— -- Scientists turned detectives have uncovered the earliest known evidence of a murder in human history, according to a new paper.
The researchers made the find while working at the Sima de Los Huesos, which translates to the "Pit of Bones," in the Atapuerca Mountains in Spain. The group found a skull with two fractures in similar shape and size indicating a violent death, according to the paper, published in the journal PLOS One.
The remains found in the pit date back approximately 430,000 years to the Middle Pleistocene era, researchers said.
The group used new technology, including a CT scan, to create a 3-D virtual model of the skull believed to be from a Neanderthal. Researchers speculated that since the pit held multiple individuals and was only accessible at that time through a small opening, the "pit of bones" might be where dead bodies were deposited.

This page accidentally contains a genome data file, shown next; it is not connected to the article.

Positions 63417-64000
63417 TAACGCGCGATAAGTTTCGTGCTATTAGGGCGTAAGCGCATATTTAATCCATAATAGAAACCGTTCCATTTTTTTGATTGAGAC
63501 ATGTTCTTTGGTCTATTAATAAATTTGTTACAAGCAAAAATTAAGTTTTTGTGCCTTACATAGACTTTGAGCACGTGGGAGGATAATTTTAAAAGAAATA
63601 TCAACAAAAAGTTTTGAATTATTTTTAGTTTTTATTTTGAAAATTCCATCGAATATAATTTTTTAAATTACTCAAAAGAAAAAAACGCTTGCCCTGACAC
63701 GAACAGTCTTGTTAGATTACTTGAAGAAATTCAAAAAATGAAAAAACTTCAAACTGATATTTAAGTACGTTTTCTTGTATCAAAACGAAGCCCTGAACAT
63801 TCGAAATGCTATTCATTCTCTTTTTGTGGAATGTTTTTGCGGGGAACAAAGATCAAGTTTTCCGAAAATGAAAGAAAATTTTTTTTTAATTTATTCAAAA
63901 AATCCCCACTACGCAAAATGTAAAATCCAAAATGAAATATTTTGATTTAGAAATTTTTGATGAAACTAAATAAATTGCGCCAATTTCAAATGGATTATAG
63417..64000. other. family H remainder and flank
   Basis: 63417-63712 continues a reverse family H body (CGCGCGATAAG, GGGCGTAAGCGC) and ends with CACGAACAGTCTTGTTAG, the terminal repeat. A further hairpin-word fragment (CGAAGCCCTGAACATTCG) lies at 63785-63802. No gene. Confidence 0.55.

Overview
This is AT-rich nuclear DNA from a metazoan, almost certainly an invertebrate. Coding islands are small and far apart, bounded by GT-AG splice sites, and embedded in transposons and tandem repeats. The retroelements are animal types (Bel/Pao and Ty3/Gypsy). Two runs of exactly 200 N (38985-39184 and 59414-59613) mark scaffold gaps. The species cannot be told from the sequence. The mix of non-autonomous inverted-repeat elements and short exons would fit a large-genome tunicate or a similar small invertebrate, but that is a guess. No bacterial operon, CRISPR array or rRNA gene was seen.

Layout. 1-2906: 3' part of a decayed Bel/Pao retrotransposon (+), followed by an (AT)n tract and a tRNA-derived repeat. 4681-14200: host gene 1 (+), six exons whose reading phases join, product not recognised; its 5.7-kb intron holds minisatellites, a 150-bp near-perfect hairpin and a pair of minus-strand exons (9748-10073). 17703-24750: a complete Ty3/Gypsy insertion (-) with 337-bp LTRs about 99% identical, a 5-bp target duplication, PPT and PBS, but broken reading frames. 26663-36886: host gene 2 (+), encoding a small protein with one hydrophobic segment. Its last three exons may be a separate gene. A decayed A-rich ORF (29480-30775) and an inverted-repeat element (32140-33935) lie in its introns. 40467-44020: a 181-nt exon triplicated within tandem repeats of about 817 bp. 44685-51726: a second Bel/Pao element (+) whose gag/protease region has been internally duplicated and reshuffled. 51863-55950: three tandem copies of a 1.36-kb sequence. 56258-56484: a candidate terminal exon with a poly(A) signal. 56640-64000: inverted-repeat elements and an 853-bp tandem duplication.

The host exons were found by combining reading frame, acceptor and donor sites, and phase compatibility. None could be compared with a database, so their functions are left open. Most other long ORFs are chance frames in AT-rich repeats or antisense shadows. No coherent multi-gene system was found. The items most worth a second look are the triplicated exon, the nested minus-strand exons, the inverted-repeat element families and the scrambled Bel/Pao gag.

The team found two fractures close together in similar size and shape that indicated a blunt-force trauma. Looking closely at the skull, they determined that it would be almost impossible for the person to be killed by accident, since they would have had to accidentally run into the same object twice.
“Given that either of the two traumatic events was likely lethal, the presence of multiple blows implies an intention to kill,” the authors wrote in the study.
Nohemi Sala, lead author on the study, said that while researchers suspected a murder, they were not sure how the murder happened.
"We will never know what the weapon was," Sala told ABC News.
Importantly, the finding suggests that homicidal acts have been around for much of human history.